The specific way to use data layers to predict.
They’ve opened a new restaurant right across the street.
At first. Then less so.
Because the problem is that this week I went there and my illusions were instantly trampled to the ground.
As soon as I saw that the menu had 328 dishes.
Thanks to our spidey sense, we all know that the more dishes, the less quality.
Not everything can be done well.
Not even geniuses like politicians can.
You can’t with restaurants and you can’t with health data.
That is why the monster companies that offer you all the data end up providing poor things.
I am referring to those that do the same for a survey of doctors, or a clinical trial, or give you data from the pharmacy.
In other words, they give it to you, but of poor quality and a little bit without knowing what to do with it afterwards.
Quite a bit.
A project that on day 1 has genomics, proteomics, clinical variables, imaging, etc., is not reliable either.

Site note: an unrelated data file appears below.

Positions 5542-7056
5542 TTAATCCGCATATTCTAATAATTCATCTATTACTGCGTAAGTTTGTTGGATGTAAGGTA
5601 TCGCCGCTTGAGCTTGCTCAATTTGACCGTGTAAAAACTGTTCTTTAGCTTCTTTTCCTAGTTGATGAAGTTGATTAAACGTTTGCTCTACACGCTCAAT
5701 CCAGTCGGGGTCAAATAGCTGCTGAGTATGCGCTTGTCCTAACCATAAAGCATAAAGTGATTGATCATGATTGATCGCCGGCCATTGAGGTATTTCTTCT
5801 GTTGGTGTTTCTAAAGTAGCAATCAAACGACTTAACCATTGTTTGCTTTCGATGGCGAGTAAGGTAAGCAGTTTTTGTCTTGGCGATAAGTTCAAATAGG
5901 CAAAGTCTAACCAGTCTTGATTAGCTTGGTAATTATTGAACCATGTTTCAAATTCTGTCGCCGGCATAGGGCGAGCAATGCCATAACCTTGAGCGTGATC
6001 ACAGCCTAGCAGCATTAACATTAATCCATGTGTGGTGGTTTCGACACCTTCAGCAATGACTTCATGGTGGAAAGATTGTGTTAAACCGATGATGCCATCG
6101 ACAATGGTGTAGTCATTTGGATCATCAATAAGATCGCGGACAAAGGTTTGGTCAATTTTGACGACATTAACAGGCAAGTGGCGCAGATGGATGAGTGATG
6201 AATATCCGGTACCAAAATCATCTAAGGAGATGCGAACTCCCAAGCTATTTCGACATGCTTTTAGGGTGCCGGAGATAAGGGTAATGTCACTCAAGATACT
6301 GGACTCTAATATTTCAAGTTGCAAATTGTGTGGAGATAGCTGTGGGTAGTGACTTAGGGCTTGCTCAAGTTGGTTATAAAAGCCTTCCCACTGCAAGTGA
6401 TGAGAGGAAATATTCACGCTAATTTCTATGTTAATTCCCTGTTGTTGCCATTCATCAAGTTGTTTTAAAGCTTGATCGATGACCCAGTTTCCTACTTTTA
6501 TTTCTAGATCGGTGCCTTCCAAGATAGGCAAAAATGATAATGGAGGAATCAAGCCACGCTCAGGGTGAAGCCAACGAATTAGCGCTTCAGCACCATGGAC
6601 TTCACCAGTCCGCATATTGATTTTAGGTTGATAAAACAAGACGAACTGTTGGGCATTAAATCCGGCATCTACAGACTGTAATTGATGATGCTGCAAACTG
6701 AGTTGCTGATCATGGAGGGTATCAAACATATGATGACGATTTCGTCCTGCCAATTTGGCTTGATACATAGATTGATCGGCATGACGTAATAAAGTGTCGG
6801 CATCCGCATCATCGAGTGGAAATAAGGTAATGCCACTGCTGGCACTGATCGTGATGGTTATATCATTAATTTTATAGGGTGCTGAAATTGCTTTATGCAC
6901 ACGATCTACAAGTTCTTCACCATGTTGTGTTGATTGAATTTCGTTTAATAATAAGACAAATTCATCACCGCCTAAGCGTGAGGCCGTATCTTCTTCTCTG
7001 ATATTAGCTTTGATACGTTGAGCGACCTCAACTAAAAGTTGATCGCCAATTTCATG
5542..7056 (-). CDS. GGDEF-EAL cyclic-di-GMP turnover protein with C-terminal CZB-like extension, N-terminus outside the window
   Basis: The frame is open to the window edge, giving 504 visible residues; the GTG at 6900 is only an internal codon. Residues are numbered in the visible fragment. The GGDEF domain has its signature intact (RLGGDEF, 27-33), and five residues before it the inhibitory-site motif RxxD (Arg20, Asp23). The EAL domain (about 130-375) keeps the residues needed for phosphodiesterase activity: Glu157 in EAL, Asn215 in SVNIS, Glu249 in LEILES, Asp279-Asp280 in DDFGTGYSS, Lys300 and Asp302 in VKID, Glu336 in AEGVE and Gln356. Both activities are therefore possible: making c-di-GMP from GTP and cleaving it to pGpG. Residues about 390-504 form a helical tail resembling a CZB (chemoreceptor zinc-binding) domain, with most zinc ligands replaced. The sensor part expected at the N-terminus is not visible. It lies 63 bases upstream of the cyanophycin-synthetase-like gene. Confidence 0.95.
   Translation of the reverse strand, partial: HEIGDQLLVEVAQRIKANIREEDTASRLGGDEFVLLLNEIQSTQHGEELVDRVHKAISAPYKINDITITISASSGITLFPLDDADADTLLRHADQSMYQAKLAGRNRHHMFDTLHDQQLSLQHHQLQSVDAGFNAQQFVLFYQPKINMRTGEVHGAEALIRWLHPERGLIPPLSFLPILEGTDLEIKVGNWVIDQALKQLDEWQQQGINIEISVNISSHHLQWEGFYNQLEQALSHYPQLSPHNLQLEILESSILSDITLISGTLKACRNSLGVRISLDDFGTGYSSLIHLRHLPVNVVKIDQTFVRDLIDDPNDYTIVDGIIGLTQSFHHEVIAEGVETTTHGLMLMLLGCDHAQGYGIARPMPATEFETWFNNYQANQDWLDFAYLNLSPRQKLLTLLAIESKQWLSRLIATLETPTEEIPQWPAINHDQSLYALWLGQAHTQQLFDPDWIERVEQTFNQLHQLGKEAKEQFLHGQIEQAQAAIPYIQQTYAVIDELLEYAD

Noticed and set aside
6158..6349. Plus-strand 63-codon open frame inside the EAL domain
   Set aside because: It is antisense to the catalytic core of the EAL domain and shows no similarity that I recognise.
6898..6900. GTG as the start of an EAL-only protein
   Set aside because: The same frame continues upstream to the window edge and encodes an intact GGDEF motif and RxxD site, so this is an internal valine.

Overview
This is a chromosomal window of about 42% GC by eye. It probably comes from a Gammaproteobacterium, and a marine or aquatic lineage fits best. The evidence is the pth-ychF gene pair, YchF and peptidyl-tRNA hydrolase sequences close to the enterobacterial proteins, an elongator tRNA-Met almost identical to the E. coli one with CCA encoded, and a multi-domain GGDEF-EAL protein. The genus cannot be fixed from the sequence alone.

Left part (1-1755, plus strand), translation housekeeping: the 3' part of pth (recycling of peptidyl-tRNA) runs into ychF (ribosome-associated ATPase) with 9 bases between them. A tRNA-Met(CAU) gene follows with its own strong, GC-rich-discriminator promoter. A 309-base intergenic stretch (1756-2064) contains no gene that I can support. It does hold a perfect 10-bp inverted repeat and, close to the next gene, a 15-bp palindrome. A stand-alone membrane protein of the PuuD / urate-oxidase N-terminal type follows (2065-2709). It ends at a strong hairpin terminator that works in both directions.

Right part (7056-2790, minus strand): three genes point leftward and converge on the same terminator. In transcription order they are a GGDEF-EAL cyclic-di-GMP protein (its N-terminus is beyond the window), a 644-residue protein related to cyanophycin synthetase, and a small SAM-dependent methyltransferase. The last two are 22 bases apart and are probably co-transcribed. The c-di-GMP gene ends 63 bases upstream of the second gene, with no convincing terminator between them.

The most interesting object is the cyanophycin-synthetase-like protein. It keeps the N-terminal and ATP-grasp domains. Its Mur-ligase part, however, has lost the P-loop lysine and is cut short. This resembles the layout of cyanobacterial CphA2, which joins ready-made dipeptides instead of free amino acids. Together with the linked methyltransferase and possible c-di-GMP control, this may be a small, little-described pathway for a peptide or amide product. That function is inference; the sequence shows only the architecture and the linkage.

It is true that the more data layers, the greater the capacity to cluster patients.
Multimodality in itself is good.
The problem is putting it into practice.
That’s why it has to be treated with care. It doesn’t work either way.
You have to choose the right data layers, depending on the problem.
And not in any order, no. First some and then others.
All according to the objective to be achieved.
It is simple, but you have to do it well and be very methodical.
And if it is done, then yes.
Then you can do like that institution that upon seeing our database in a type of a cancer has convened the entire team in Europe and beyond so that each member can make their list of what they have called “disruptive questions”.
And for the record, I don’t like to disrupt. Neither disrupting nor arguing.
If you want to set up a multimodal big data project with feet and head, here.